We send approximately 306 billion emails every day worldwide, personal and professional. Still, it’s not secure. Any private data or sensitive documents sent are at risk.
Sending an email is convenient and fast, but when it comes to private data, you’re better off choosing another method of delivery, one that doesn’t have as many potential points of access for an ill-intentioned actor.
Think about the path an email travels:
- First, you write it on your PC, laptop, phone,….. This stores the information in your email program. A hacker who has accessed your device using malware could read it.
- The email then goes out to your email server. If that server is hacked, your data is at risk.
- Your message then travels through online networks to reach your recipient, but there’s no guarantee those networks are secure.
- The email then hits the recipient’s email server, then their email program, and then their device. But the same risks that arose at your end are replicated on their side of the exchange, too.
Basically, when you send an email you lose control of the security of that communication, and potential problems abound:
- Hackers could be intercepting and reading your email.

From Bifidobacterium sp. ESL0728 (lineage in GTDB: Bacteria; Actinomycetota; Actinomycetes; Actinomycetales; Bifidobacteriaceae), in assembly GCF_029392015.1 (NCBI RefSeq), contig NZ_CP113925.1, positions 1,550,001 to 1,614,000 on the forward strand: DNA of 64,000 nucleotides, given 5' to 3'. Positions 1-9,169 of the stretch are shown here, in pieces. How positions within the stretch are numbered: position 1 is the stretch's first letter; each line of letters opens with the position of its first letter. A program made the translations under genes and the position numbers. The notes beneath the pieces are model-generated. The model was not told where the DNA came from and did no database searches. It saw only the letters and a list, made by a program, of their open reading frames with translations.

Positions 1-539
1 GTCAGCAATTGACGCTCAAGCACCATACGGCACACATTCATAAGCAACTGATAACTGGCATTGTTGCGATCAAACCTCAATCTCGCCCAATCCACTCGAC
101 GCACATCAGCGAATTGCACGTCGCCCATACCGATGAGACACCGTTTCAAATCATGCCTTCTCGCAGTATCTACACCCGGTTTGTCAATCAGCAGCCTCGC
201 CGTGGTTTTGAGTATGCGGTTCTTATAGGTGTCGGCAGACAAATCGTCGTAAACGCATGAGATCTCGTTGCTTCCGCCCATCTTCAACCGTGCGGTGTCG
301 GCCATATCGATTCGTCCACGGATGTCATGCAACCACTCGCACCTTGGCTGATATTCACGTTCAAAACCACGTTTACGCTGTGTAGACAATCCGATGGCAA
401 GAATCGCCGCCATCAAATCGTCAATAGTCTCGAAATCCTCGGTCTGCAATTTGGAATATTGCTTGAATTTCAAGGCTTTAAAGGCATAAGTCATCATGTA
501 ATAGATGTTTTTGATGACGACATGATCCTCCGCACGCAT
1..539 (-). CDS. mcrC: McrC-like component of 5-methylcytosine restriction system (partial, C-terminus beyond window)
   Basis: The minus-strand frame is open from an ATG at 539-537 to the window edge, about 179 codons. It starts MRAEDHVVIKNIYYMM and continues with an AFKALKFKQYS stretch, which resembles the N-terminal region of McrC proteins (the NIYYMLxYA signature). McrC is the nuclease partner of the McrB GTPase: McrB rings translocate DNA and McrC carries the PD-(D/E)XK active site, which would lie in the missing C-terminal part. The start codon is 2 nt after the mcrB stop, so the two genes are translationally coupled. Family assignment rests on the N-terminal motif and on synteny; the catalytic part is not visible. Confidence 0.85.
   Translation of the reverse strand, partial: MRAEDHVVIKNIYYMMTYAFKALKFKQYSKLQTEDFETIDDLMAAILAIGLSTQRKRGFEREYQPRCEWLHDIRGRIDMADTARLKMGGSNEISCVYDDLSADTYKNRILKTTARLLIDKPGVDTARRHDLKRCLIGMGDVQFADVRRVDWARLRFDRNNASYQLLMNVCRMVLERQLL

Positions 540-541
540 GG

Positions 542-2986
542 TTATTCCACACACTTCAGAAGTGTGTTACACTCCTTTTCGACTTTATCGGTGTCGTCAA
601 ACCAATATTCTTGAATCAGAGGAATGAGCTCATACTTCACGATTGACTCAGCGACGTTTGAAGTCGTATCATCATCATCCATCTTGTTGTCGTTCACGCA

- You can’t be certain that your recipient’s server or storage is encrypted at all times.
- A bad actor could impersonate a server to intercept messages, and you wouldn’t know any better.
- Your recipients may save that email in their mailbox for months or even years.
- Recipients can accidentally forward that email on to unexpected parties.
- You can’t assign permissions or password protect that email.
The Solution to Email Insecurity
Stop sending sensitive information via email. Instead, select a method that allows you to check and control who has access to that data. This could mean uploading the information to a private portal or sending using an encrypted file-sharing service such as Google Drive or Dropbox.
If the recipient needs a username and password, send the two credentials separately. You might text them the password, mail it, or call and give it to the individual directly. When using a system that sends a password email to the user, contact that individual directly. Ensure that they receive the email, log in, and change the password to something else.
A virtual private network (VPN) is another good tool for securing email.
Sending information online is a tricky business. Don’t put your sensitive information at risk by relying on email communications. Instead, use the solutions above to protect your private and proprietary data.
Abuzz Technologies can set up the solutions you need. Call or Text now, 215.600.0349, email@example.com. 744 South Street #124, Philadelphia, PA 19147.